Despite apparent pushes into colder climates, evidence of fire is scarce in the archaeological record until 400 to 300 thousand years ago. Though it is possible fire remnants simply degraded, long and overall undisturbed occupation sequences such as at Arago or Gran Dolina conspicuously lack convincing evidence of fire usage. This pattern could possibly indicate the invention of ignition technology or improved fire maintenance techniques at this time, and that fire was not an integral part of people's lives before then in Europe. In Africa, on the other hand, humans may have been able to frequently scavenge fire as early as 1.6 million years ago from natural wildfires, which occur much more often on Africa, thus possibly (more or less) regularly using fire. The oldest established continuous fire site beyond Africa is the 780,000-year-old Daughters of Jacob Bridge, Gesher Benot Ya'aqov, Israel. In Europe, evidence of constructed dwelling structures—classified as firm surface huts with solid foundations built in areas mostly sheltered from the weather—has been recorded since the Cromerian Interglacial, the earliest example a 700,000-year-old stone foundation from Přezletice, Czech Republic. This dwelling probably featured a vaulted roof made of thick branches or thin poles, supported by a foundation of big rocks and earth. Other such dwellings have been postulated to have existed during or following the Holstein Interglacial (which began 424,000 years ago) in Bilzingsleben, Germany; Terra Amata (archaeological site), Terra Amata, France; and Fermanville and Saint-Germain-des-Vaux in Normandy. These were probably occupied during the winter, and, averaging only in area, they were probably only used for sleeping in, while other activities (including firekeeping) seem to have been done outside. Less-permanent tent technology may have been present in Europe in the Lower Paleolithic.


Spears

The appearance of repeated fire usage—earliest in Europe from Beeches Pit, England, and Schöningen, Germany—roughly coincides with
hafting Hafting is a process by which an artifact, often bone A bone is a Stiffness, rigid tissue (anatomy), tissue that constitutes part of the vertebrate skeleton in animals. Bones protect the various organs of the body, produce red blood cell, red ...
technology (attaching stone points to spears) best exemplified by the Schöningen spears. These nine wooden spears and spear fragments—in addition to a lance, and a double-pointed stick—date to 300,000 years ago and were preserved along a lakeside. The spears vary from in diameter, and may have been long, overall similar to present day competitive javelins. The spears were made of soft spruce wood, except for spear 4 which was (also soft) pine wood. This contrasts with the Clacton Spear, Clacton spearhead from Clacton-on-Sea, England, perhaps roughly 100,000 years older, which was made of hard yew wood. The Schöningen spears may have had a range of up to , though would have been more effective short range within about , making them effective distance weapons either against prey or predators. Besides these two localities, the only other site which provides solid evidence of European spear technology is the 120,000-year-old Lehringen site, Germany, where a yew spear was apparently lodged in an elephant. In Africa, 500,000-year-old points from Kathu Archaeological Complex, Kathu Pan 1, South Africa, may have been hafted onto spears. Judging by indirect evidence, a horse scapula from the 500,000-year-old Boxgrove shows a puncture wound consistent with a spear wound. Evidence of hafting (in both Europe and Africa) becomes much more common after 300,000 years.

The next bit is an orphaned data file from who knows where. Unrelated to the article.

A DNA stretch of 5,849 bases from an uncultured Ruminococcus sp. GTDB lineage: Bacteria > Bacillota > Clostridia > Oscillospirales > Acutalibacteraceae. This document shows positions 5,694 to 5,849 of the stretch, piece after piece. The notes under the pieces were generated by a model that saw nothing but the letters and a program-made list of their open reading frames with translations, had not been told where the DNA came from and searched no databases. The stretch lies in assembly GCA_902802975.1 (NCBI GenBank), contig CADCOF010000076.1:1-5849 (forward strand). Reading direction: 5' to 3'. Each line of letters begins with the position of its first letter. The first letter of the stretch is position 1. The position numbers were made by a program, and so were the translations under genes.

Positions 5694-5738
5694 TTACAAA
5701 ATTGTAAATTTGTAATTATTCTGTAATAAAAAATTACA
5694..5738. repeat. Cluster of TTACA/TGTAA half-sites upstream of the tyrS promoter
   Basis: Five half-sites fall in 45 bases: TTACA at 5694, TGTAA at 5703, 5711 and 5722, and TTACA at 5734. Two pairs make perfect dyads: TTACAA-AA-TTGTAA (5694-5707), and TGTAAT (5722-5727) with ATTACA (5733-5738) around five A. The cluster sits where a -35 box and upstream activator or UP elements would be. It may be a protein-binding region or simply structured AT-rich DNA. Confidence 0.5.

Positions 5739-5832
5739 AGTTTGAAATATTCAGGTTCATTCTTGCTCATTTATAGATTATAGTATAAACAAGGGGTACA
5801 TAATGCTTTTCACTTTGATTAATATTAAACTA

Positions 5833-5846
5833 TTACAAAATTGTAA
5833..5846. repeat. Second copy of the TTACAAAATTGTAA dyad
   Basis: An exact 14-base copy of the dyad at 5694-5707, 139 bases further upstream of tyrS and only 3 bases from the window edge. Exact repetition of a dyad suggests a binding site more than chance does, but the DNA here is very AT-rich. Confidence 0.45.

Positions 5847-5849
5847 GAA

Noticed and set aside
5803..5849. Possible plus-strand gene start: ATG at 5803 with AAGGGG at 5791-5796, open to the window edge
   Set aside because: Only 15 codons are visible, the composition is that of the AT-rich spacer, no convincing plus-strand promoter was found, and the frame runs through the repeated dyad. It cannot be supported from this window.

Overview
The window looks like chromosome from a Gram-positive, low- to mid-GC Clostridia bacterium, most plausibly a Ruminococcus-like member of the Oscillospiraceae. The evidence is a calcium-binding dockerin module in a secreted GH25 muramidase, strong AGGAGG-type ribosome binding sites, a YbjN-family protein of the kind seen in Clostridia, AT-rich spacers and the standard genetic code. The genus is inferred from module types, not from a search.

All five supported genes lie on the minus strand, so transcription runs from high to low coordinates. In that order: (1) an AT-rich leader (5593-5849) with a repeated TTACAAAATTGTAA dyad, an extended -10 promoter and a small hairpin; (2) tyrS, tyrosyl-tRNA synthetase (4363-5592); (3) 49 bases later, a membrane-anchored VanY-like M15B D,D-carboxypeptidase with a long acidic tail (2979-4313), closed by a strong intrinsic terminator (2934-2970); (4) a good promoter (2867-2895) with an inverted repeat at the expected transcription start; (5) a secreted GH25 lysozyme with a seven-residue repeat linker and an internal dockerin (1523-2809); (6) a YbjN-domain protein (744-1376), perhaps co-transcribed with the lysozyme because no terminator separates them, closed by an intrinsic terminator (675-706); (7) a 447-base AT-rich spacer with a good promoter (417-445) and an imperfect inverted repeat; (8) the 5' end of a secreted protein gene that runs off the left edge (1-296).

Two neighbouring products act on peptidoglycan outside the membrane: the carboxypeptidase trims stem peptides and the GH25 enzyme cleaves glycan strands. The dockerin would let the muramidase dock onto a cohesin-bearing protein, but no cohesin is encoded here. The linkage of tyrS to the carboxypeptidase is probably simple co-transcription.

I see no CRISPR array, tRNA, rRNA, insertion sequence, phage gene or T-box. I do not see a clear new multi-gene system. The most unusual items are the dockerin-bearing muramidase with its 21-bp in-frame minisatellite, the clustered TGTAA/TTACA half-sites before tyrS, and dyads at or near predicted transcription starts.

Language

The SH humans had a modern humanlike hyoid bone (which supports the tongue), and middle ear bones capable of finely distinguishing frequencies within the range of normal human speech. Judging by dental striations, they seem to have been predominantly right-handed, and handedness is related to the lateralisation of brain function, typically associated with language processing in modern humans. So, it is postulated that this population was speaking with some origin of language, early form of language. Nonetheless, these traits do not absolutely prove the existence of language and humanlike speech, and its presence so early in time despite such anatomical arguments has been primarily opposed by cognitive scientist Philip Lieberman.


See also

*Altamura man *Ceprano Man *Dmanisi skulls *Early European modern humans *''Homo rhodesiensis'' *''Homo antecessor'' *Swanscombe Heritage Park *Tautavel Man


References


External links

*
Homo heidelbergensis
' – The Smithsonian Institution's Human Origins Program
Homepage of Mauer 1 ClubUNESCO World Heritage Centre - Archaeological Site of AtapuercaHuman Timeline (Interactive)
– Smithsonian Institution, Smithsonian, National Museum of Natural History (August 2016). {{Authority control Homo heidelbergensis, Fossil taxa described in 1908